Monday Morning Kickoff

The S&P500 opened last week at 2971 level and ended the week at 2990–darned quiet overall.

The 10 year treasury opened the week around 2.03% and then drifted lower for the next couple days all the way down to 1.94% on Wednesday. Friday brought the strong jobs report which launched the yield back to 2.07% before finally closing the week at 2.05%.

The Fed Balance Sheet data for last week was not released because of the July 4th holiday. We should see this data sometime today.

The average $25 preferred stock and baby bond rose by 7 cents last week and is now at $24.99/share. The previous week we had seen the average price drop as huge numbers of issues went ex-dividend so we bounced back a bit as one might expect. There are now 179 issues trading at $25 or less as compared to 206 last week–bargains are becoming more and more difficult to find (as we all know) as these prices rise.

We had no new income issues announced last week–not unusual for a holiday week as folks are on vacation many times.

16 thoughts on “Monday Morning Kickoff”

  1. The Deutsche Bank discussion is very confusing to me. The US traded DB common has not been paying a dividend, so what has changed? Is there a German common that paid a dividend?

    1. David, DB has been showing a 11 cent one time yearly dividend since it was reinstated a few years ago from a brief suspension. I personally did not confirm the common payment or suspension Franklin mentioned. I was just addressing the issue that the preferred payments are not conjoined. They are separate payments.

    2. The dividend suspension was sort of buried in the earlier stories, but it’s highlighted in this Bloomberg piece:
      As Grid pointed out, the DXB dividend isn’t linked.

  2. Thanks for the help Grid, Affinity and Ins…i’m pretty conservative, sold off a lot of DXB last week because have had it for 3 years, and got a nice price run (bought at 22+) in addition to those good dividends…i take your point Affinity but i think the bank has years of retooling and i don’t like the div being non-cum (a switch after issuing), so just now sold the rest, took my profit, even though price dipped from last week and i’ll be patient. (i do have small position in the bank’s bonds, i’ll prob hold).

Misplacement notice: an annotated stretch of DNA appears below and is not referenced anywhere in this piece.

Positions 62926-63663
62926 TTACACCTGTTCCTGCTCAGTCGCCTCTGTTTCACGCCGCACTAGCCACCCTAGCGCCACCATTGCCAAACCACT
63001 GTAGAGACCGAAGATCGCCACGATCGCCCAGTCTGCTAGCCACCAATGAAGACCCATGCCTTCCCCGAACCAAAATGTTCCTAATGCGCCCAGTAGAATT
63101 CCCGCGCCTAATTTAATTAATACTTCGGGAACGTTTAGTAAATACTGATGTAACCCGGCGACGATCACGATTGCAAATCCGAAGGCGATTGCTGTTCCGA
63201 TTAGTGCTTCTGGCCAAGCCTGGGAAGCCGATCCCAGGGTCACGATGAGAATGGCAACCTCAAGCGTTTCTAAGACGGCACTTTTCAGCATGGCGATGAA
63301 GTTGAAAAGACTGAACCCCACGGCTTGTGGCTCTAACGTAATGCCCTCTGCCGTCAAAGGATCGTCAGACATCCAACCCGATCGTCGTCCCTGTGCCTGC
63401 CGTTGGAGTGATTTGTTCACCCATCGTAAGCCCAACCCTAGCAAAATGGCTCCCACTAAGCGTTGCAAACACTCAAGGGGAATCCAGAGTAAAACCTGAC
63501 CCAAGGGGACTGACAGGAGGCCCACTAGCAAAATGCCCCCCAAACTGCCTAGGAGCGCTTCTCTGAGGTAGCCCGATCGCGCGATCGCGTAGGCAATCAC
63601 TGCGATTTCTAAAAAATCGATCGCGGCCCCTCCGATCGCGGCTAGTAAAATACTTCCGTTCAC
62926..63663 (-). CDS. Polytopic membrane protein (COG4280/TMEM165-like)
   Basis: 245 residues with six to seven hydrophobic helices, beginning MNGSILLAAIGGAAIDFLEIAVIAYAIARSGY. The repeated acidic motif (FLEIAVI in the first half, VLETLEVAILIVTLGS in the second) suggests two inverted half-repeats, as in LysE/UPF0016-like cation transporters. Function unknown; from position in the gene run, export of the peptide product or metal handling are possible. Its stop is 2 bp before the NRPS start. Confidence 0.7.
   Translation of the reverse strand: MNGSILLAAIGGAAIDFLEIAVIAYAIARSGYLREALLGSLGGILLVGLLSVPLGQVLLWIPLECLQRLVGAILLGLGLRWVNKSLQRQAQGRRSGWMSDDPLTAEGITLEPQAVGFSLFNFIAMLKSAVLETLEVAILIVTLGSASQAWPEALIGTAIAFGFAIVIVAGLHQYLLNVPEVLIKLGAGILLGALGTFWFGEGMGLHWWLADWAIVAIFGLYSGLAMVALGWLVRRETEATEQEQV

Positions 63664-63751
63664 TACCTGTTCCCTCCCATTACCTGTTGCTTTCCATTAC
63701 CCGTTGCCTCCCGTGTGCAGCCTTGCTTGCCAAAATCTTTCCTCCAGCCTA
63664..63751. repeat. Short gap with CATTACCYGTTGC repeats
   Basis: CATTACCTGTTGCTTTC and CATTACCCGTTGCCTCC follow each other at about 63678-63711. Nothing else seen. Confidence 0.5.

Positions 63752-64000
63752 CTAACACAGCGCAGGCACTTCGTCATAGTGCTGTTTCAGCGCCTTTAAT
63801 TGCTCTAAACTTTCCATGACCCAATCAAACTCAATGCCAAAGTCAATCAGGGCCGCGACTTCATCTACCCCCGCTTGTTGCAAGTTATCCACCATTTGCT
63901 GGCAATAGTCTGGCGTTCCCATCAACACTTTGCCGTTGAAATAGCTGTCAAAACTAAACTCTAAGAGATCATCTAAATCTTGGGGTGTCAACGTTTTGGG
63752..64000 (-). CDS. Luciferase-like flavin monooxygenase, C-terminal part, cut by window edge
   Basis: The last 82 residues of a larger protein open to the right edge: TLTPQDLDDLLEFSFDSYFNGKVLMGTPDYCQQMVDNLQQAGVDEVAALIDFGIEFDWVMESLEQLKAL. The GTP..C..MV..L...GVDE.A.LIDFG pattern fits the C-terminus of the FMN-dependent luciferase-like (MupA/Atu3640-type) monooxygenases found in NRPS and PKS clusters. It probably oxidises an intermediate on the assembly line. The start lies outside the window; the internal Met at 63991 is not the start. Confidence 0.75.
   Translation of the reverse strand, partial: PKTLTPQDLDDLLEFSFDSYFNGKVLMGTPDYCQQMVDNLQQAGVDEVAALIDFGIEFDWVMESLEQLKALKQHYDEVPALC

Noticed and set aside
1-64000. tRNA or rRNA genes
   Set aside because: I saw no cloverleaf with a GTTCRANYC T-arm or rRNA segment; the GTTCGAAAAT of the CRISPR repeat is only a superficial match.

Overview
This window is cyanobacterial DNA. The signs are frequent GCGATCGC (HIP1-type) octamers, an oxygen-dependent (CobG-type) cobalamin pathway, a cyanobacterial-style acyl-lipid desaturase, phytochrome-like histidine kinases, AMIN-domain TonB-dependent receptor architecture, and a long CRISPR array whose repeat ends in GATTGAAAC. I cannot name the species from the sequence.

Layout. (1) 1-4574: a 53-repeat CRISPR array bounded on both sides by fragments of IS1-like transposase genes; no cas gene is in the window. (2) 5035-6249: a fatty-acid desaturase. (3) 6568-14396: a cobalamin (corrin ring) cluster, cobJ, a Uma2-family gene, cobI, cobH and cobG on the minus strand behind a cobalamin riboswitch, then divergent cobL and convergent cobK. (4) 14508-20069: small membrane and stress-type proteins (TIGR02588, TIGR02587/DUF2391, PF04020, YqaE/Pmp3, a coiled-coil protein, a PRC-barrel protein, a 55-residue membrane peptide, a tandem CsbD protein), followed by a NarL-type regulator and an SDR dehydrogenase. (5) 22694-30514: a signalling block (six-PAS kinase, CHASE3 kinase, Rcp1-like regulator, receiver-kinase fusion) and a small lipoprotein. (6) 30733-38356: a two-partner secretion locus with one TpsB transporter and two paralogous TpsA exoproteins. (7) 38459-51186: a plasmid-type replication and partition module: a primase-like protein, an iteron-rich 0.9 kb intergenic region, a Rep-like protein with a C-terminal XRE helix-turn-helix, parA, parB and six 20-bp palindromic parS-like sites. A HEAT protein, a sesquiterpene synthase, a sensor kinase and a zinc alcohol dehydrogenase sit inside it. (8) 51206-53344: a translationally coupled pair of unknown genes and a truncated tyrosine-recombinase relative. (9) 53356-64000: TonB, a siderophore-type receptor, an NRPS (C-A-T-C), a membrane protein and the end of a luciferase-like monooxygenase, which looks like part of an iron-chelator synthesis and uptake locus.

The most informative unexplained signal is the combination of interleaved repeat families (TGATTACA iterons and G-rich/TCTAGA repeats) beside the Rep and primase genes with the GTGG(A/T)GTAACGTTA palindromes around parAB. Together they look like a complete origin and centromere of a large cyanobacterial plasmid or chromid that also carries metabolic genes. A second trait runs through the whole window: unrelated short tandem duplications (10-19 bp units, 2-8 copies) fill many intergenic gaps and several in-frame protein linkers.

3. Does anyone know what is going to happen to DXB now that Deutsche Bank has suspended its dividends? It’s a Trust Preferred Security that got dumped from Tier 1 to Tier 2 a while ago. Seems to be trading normally today (although has dipped below par; has a 6.55% coupon). I’m not familiar with this type of situation: does this type of preferred automatically get suspended because the stock’s dividends have been suspended? Appreciate any insight you can give.

    1. Franklin, the trust preferred is unrelated to the common stock dividend. However, an elimination of the common is a warning signal of the stress the bank is under. Of course it has been troubled for many years. There could be pricing pressure on the issue though.
      I didnt delve deeply, but these Euro trust preferreds are not like the few smatterings of US TRUPS though. Meaning Deutsche has converted this issue into a non cumulative. If they suspend this payment you will never get it. The US trust preferreds are cumulative usually with 5 year mandatory limits on suspension of the underlying debt payment.